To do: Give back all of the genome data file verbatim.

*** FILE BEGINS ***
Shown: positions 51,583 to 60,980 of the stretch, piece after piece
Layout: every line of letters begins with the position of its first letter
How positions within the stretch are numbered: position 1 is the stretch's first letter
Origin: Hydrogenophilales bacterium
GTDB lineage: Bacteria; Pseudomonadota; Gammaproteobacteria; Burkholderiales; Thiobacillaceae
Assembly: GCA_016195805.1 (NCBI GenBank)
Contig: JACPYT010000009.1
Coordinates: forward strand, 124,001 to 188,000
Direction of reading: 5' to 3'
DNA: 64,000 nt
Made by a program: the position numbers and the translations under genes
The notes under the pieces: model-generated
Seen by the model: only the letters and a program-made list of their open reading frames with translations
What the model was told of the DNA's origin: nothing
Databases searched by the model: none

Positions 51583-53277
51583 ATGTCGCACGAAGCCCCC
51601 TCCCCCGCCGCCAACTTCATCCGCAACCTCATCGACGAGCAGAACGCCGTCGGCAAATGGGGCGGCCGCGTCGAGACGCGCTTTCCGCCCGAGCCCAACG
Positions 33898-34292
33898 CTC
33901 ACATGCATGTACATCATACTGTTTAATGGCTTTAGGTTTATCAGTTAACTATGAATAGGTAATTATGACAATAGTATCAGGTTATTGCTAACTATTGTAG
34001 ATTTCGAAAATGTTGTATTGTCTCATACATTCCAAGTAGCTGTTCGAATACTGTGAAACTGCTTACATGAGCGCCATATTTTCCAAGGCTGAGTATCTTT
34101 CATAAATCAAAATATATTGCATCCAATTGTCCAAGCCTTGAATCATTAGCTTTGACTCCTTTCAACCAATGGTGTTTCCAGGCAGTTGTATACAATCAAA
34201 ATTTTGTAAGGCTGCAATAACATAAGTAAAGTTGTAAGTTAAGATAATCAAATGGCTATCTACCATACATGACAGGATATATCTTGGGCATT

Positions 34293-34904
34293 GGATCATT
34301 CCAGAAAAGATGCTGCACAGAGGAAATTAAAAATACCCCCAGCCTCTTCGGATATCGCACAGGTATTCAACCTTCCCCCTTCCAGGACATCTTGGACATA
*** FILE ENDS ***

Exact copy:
Shown: positions 51,583 to 60,980 of the stretch, piece after piece
Layout: every line of letters begins with the position of its first letter
How positions within the stretch are numbered: position 1 is the stretch's first letter
Origin: Hydrogenophilales bacterium
GTDB lineage: Bacteria; Pseudomonadota; Gammaproteobacteria; Burkholderiales; Thiobacillaceae
Assembly: GCA_016195805.1 (NCBI GenBank)
Contig: JACPYT010000009.1
Coordinates: forward strand, 124,001 to 188,000
Direction of reading: 5' to 3'
DNA: 64,000 nt
Made by a program: the position numbers and the translations under genes
The notes under the pieces: model-generated
Seen by the model: only the letters and a program-made list of their open reading frames with translations
What the model was told of the DNA's origin: nothing
Databases searched by the model: none

Positions 51583-53277
51583 ATGTCGCACGAAGCCCCC
51601 TCCCCCGCCGCCAACTTCATCCGCAACCTCATCGACGAGCAGAACGCCGTCGGCAAATGGGGCGGCCGCGTCGAGACGCGCTTTCCGCCCGAGCCCAACG
Positions 33898-34292
33898 CTC
33901 ACATGCATGTACATCATACTGTTTAATGGCTTTAGGTTTATCAGTTAACTATGAATAGGTAATTATGACAATAGTATCAGGTTATTGCTAACTATTGTAG
34001 ATTTCGAAAATGTTGTATTGTCTCATACATTCCAAGTAGCTGTTCGAATACTGTGAAACTGCTTACATGAGCGCCATATTTTCCAAGGCTGAGTATCTTT
34101 CATAAATCAAAATATATTGCATCCAATTGTCCAAGCCTTGAATCATTAGCTTTGACTCCTTTCAACCAATGGTGTTTCCAGGCAGTTGTATACAATCAAA
34201 ATTTTGTAAGGCTGCAATAACATAAGTAAAGTTGTAAGTTAAGATAATCAAATGGCTATCTACCATACATGACAGGATATATCTTGGGCATT

Positions 34293-34904
34293 GGATCATT
34301 CCAGAAAAGATGCTGCACAGAGGAAATTAAAAATACCCCCAGCCTCTTCGGATATCGCACAGGTATTCAACCTTCCCCCTTCCAGGACATCTTGGACATA